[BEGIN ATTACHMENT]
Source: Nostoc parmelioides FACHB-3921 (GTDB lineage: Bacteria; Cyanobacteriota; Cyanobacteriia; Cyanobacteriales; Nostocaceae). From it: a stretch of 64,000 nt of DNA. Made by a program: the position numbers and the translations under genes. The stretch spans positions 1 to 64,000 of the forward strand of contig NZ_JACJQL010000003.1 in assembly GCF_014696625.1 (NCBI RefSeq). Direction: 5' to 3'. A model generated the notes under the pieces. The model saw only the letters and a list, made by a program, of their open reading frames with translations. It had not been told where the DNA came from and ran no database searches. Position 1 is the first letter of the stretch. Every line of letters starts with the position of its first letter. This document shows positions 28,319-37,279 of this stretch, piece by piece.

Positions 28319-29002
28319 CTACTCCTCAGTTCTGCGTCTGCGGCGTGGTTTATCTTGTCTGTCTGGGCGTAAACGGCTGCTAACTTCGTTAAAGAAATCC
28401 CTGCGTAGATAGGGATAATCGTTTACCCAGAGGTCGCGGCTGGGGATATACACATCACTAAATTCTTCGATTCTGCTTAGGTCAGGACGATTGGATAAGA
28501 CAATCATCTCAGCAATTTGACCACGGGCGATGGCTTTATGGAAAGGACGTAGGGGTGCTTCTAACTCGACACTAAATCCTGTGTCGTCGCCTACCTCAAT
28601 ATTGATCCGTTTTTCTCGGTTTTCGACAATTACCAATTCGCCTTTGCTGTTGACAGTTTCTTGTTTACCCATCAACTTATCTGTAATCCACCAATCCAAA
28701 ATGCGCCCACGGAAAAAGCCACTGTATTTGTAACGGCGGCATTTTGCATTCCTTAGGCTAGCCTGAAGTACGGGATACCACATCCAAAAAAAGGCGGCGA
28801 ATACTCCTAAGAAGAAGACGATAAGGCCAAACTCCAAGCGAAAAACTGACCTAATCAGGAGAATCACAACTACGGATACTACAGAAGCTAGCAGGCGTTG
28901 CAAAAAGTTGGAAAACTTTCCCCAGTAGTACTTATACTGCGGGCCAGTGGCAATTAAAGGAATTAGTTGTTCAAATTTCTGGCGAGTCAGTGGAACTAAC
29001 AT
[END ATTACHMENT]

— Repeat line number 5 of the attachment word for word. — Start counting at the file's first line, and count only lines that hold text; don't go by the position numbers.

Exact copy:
28501 CAATCATCTCAGCAATTTGACCACGGGCGATGGCTTTATGGAAAGGACGTAGGGGTGCTTCTAACTCGACACTAAATCCTGTGTCGTCGCCTACCTCAAT